• Join the community on special occasions for prayer, liturgy, meals and celebrations.


Membership is open to Christian women and men, single or married, of wholesome character and emotional stability who, inspired by Benedictine spirituality, are willing to commit oneself:

  • To grow in understanding of faith in order to live the Gospel values more deeply.
  • To share in Benedictine community through prayer and ministry while remaining in her/his chosen way of life.
  • To grow in knowledge of the Boerne Benedictine Sisters’ mission and heritage.
  • To live the charism of Benedictine spirituality and extend those gifts for service promoting the reign of God.

Monthly Oblate Reflection - January 2018
Borrowing from Benedict’s Rules to Change the Way
We Make New Year’s Resolutions
By Robert Sosa, obOSB

The three most common New Year’s resolutions we make each year are 1. Eat healthier, 2. Get fit, and 3. Save money. Among the resolutions we break most often are, you guessed it, 1. Eat healthier, 2. Get fit, and 3. Save money. This according to Statista and to Time magazine, two online portals providing statistics.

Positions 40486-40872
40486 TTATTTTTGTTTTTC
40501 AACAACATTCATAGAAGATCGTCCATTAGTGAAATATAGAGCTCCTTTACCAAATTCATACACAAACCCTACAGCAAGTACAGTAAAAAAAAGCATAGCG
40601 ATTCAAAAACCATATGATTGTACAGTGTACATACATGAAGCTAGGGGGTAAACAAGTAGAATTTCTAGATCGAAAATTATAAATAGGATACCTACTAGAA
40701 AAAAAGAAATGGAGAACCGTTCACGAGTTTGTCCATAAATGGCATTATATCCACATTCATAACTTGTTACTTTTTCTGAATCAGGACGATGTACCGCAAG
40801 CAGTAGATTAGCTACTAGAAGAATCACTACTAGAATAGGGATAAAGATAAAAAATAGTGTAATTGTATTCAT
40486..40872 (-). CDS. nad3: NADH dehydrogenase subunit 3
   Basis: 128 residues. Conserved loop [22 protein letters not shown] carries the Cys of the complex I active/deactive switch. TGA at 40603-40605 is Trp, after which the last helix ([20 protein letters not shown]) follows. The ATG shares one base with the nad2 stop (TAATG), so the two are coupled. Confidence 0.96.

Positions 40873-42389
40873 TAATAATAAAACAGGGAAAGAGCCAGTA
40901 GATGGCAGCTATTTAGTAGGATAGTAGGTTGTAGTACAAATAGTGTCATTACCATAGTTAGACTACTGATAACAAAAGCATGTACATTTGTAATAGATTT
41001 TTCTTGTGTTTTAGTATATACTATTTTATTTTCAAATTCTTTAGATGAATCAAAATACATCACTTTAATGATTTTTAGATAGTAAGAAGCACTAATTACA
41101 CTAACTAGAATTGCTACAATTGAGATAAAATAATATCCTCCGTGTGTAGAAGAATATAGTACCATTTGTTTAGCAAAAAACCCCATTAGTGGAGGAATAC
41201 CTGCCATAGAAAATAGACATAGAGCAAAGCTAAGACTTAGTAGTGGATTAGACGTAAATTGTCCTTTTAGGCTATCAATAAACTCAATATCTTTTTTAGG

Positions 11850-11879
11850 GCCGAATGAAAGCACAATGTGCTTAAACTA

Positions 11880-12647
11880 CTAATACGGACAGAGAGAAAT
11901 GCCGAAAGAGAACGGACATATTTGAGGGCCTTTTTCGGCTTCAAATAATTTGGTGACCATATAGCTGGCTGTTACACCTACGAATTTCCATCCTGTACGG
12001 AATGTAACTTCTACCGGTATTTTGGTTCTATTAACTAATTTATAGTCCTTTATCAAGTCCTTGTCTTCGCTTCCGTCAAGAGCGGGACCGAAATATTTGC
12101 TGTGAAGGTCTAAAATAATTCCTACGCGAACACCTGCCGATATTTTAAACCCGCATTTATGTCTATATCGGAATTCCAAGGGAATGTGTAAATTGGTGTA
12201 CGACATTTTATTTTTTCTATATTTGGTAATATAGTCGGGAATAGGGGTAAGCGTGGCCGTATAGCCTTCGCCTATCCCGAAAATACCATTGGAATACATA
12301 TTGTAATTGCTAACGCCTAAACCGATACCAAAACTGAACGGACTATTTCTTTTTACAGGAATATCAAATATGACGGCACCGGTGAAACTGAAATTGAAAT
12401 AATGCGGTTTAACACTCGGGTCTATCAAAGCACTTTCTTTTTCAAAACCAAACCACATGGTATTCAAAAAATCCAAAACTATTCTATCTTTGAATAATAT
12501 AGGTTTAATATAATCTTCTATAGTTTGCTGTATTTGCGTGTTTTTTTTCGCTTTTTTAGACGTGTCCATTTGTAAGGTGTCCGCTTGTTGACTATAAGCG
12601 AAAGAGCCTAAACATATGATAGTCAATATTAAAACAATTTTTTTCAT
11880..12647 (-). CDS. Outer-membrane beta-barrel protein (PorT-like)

In fact, almost all of the New Year’s resolutions we make we break. We mean well, but often we don’t do well. It seems, also, that we’re better at making and keeping the promises we make to others then those we make to ourselves. Promises to others tend to hold us accountable, while promises to ourselves tend to be more fragile. Perhaps one way of keeping our resolutions is by changing the way we go about making them. Maybe Joan Chittister’s book, The Rule of Benedict: Insights for the Ages, can help.